There have long been debates over the mental stability of Mary Todd Lincoln, wife of President Abraham Lincoln.  Whether or not these claims are true, her friendship with Mrs. Keckly is an inspiring story that has been explored in both biography and fiction.  Jennifer Fleischner explores this relationship in her biography, Mrs. Lincoln and Mrs. Keckly: The Remarkable Story of the Friendship Between a First Lady and a Former Slave.   You can also try the popular new fictionalized acount by Jennifer Chiaverini in Mrs. Lincoln’s Dressmaker.

Charles Darwin

Dig into Charles Darwin with Darwin, His Daughter & Human Evolution  by Randal Keynes.   Keynes gives us a glimpse into the life of the man who changed the world’s way of comprehending the origins of human nature and tells the story of Darwin’s home life, his inner turmoil, and his relationships with his wife and daughter.

In Harry Thompson’s fictional novel, To the Edge of the World, Captain Robert Fitzroy takes Charles Darwin aboard.  They explore unknown waters and discover new plants and species that ultimately changed how human beings see themselves.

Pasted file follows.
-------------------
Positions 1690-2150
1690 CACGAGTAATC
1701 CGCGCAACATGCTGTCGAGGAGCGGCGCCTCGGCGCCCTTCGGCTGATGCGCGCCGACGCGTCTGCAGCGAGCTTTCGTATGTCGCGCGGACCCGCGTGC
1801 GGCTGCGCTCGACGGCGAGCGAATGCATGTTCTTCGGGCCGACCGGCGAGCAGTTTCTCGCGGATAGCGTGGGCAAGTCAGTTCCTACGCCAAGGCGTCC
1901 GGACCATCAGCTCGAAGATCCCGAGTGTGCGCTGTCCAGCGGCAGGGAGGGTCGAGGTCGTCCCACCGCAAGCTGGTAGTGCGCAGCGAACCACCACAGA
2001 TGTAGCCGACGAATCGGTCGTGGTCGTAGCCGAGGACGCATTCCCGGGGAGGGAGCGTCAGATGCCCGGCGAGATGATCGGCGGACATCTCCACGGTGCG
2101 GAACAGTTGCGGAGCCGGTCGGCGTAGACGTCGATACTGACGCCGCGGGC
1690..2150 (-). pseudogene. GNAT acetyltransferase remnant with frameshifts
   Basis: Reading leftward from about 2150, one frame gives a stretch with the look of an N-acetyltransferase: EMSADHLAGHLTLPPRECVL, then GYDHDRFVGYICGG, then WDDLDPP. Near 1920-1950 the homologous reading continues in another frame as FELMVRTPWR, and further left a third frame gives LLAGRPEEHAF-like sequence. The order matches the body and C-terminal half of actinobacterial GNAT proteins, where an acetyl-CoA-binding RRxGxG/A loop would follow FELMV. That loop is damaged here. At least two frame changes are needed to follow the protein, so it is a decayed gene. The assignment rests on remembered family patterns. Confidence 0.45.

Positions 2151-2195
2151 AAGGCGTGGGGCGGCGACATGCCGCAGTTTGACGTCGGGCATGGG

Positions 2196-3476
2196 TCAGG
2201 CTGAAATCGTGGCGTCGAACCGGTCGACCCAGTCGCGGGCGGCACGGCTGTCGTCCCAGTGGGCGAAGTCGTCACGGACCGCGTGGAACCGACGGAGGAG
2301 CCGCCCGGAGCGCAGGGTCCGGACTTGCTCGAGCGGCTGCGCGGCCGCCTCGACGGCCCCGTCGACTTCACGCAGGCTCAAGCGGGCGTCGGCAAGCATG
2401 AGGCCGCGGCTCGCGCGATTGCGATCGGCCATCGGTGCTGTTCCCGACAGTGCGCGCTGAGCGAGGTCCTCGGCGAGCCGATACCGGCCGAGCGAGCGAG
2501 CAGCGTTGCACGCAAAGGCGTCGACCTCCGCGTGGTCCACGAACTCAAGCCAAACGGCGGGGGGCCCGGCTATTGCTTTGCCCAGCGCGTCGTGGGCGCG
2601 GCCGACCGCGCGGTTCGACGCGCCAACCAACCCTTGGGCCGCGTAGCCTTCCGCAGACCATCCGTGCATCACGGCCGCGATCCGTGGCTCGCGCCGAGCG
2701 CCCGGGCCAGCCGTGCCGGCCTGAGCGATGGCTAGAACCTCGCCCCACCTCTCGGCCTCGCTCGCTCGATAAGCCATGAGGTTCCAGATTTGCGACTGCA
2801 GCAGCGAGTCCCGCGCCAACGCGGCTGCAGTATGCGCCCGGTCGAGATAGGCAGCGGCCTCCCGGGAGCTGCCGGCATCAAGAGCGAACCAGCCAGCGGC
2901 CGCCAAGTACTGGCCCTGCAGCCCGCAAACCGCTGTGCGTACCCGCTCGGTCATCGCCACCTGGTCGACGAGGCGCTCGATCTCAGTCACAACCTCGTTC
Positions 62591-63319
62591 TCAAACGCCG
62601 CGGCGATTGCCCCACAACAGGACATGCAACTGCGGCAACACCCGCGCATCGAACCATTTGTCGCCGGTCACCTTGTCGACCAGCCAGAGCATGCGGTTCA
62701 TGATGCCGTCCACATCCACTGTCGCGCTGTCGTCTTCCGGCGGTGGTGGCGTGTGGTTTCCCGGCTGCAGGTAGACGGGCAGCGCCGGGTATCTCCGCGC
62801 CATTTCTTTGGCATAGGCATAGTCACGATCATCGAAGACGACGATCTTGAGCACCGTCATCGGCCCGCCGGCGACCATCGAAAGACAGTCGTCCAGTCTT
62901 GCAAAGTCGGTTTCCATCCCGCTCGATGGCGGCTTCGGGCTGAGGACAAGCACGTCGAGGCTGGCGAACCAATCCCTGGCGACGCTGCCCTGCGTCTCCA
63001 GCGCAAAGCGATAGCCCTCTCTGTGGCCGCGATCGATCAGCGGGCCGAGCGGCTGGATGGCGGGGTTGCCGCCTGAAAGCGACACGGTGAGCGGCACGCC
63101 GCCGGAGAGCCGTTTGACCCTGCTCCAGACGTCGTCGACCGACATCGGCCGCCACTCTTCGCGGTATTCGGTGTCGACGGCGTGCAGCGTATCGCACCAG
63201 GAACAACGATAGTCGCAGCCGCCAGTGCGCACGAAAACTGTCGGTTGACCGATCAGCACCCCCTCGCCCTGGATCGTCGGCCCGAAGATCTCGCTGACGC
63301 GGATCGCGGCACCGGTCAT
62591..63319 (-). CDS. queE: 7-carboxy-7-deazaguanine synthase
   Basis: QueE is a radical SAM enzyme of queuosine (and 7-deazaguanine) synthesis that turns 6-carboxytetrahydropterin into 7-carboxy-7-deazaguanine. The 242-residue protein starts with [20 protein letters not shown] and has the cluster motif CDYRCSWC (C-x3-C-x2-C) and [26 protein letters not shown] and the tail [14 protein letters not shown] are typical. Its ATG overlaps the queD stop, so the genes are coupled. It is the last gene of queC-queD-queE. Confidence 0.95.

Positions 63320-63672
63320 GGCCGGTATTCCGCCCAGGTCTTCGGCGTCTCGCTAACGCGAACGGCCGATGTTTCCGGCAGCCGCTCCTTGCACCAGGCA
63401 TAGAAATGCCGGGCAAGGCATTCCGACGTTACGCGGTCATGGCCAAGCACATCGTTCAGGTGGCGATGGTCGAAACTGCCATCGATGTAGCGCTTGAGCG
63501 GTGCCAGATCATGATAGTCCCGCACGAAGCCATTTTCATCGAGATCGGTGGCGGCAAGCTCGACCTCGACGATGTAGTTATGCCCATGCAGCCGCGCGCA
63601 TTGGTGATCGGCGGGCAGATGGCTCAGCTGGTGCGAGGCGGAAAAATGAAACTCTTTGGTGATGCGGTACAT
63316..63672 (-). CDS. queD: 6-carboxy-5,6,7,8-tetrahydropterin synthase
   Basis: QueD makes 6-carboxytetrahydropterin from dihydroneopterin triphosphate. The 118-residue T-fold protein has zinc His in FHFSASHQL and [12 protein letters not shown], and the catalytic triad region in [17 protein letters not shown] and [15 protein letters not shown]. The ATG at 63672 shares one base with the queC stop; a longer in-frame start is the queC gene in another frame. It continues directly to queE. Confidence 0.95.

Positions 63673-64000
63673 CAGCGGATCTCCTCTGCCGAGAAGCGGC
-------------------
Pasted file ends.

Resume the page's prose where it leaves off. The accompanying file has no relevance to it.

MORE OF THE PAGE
Zelda Fitzgerald Z

Zelda and F. Scott Fitzgerald were the celebrities of the 1920s, and they were known for ridiculous (and sometimes scandalous) stunts when out-on-the town.  Although they looked like a golden couple, they were plagued with problems.  Zelda wrote a semi-autobiographical book called Save Me the Waltz as part of her therapy during one of her stays at the Phipps Clinic.  When she sent it to the publisher her husband was outraged because of the personal details she added (that did not portray F. Scott in a very flattering light).  As a result, this final version has been heavily edited.

Therese Fowler wrote a fictional account of the Fitzgeralds in Z: A Novel of Zelda Fitzgeraldwhich begins just before Zelda’s courtship with F. Scott Fitzgerald (much to the dismay of Zelda’s parents).

Below StairsAre you a Downton Abbey fan?  You might want to try the nonfiction account of a maid in 1920s England that inspired the show!  Below Stairs: The Classic Kitchen Maid’s Memoir by Margaret Powell shares the intimate secrets of the servants (and owners) of the great houses of England.  Aside from inspiring television shows, Powell’s memoir has also been the stimulus for a number of historical fiction accounts of this ear told from the perspective of the staff; try The House at Riverton by Kate Morton.

Some more historical fiction to try:

1. Fever by Mary Beth Keane

A fictionalized account of the life of Typhoid Mary, an Irish immigrant who moved to New York at the turn of the century and became a successful cook, until the Department of Health noticed the trail of disease she left behind.